Government adjusts 2016 growth target
Government officials have said that the economy may miss the GDP growth target of 6.7 per cent this year following soft numbers in the first nine months.
“It is estimated that GDP growth for 2016 will be from 6.3-6.5 per cent but most likely it will be 6.3 per cent,” Deputy Minister of Planning and Investment Dao Quang Thu told the government meeting on September 30.
Vietnam’s economic growth over the first nine months of 2016 was estimated at 5.93 per cent year-on-year, the General Statistic Office (GSO) revealed on September 29.
Agriculture, forestry and fisheries grew 0.65 percent year-on-year, its lowest growth in the last six years, and contributed 0.11 percentage points to the GDP increase, according to the GSO.
The industry and construction sector grew 7.5 per cent year-on-year, contributing 2.52 percentage points, while the services sector rose 6.66 percent year-on-year, contributing 2.55 percentage points.
Main indicators, first nine months of 2016, year-on-year (%)
Agriculture, forestry and fisheries growth
Retail sales of goods and services
Disbursed investment capital from State budget
Though strongly affected by contractions in the agriculture and mining sectors in the first half of the year, the GSO puts GDP growth in 2016’s third quarter at an impressive 6.4 per cent, higher than the 5.48 per cent and 5.78 per cent recorded in the first and second quarters, respectively.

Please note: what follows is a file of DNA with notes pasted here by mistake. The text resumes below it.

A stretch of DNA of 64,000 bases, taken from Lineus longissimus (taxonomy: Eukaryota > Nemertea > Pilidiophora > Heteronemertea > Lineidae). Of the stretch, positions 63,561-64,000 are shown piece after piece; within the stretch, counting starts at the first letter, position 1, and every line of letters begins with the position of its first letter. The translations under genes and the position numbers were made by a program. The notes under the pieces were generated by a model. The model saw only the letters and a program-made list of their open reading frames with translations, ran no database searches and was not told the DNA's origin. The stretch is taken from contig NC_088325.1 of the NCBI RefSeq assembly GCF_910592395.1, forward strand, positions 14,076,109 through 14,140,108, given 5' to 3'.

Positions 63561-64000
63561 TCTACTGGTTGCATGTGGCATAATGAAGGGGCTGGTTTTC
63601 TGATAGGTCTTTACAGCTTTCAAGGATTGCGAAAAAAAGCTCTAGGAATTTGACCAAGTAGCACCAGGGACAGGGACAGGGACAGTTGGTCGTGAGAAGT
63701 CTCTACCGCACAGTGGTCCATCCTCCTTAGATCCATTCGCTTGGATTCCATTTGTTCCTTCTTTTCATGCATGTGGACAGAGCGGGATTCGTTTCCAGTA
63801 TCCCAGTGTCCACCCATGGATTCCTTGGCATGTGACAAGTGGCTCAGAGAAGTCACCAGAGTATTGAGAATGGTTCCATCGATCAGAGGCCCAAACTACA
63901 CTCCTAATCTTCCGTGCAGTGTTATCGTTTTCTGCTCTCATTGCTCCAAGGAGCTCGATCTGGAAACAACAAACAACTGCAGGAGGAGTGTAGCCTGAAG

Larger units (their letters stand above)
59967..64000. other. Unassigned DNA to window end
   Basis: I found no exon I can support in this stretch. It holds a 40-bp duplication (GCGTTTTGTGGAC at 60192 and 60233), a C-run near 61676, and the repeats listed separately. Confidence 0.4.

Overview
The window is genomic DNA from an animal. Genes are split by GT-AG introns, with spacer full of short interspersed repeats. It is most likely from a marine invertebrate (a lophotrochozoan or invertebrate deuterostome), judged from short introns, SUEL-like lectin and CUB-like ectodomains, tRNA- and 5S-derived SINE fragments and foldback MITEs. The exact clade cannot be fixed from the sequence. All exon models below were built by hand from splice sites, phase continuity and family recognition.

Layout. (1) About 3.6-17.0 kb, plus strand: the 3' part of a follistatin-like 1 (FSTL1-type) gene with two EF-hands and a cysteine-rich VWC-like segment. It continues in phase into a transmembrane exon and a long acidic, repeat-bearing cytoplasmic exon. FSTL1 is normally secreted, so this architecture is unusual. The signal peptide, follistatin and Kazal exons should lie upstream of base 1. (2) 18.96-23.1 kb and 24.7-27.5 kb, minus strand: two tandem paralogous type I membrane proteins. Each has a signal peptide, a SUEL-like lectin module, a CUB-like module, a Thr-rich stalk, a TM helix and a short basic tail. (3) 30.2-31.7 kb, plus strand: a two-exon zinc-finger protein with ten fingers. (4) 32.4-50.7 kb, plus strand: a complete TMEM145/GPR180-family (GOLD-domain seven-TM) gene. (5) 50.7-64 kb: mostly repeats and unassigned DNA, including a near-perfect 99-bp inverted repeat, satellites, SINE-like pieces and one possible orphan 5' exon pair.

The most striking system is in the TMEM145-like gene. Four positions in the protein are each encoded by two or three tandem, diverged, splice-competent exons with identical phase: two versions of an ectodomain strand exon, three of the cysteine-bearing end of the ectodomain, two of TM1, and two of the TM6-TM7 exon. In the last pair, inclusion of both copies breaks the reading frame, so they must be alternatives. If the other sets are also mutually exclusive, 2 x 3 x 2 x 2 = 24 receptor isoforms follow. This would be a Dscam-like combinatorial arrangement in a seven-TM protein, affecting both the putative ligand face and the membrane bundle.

GDP growth is increasing quarter-by-quarter, with the figure for the second quarter being 0.3 per cent higher than the figure for the first quarter and the third quarter being 0.62 per cent higher than in the second quarter.
According to Mr. Ha Quang Tuyen, Head of the System of National Accounts Department under the GSO, there were three main factors influencing GDP growth in the third quarter.
First, the agriculture, forestry, and fisheries sector has warmed up after falling for six consecutive months. Second, exports increased slightly, by 1.3 per cent, after falling 0.5 per cent in the first half. Third, the number of newly-registered businesses and businesses returning after suspending operations increased significantly. “This shows that businesses have found new opportunities to develop,” Mr. Tuyen said.
The Asian Development Outlook Update (ADOU) 2016 was released on September 27 by the Asian Development Bank (ADB), with a downward revision to Vietnam’s economic growth, to 6.0 per cent in 2016 and 6.3 per cent in 2017, as a result of contractions in the agriculture and mining sectors in the first half of this year.
“Drought in the Mekong Delta and central highlands regions and low global commodity prices eased economic growth in the first half of the year, but other sectors have grown strongly,” said Mr. Eric Sidgwick, ADB Country Director for Vietnam.
Mr. Tuyen believes that 2016’s economic growth will not reach the 6.7 per cent target set by the National Assembly (NA) nor the 6.0 per cent forecast by ADB.
The figure, he said, will depend on crude oil output in the final three months of the year. Average output is 1.3 million tons per month. If the fourth quarter’s crude oil output continues at this rate, “the extraction of crude oil will lift up annual growth,” Mr. Tuyen believes.
VN Economic Times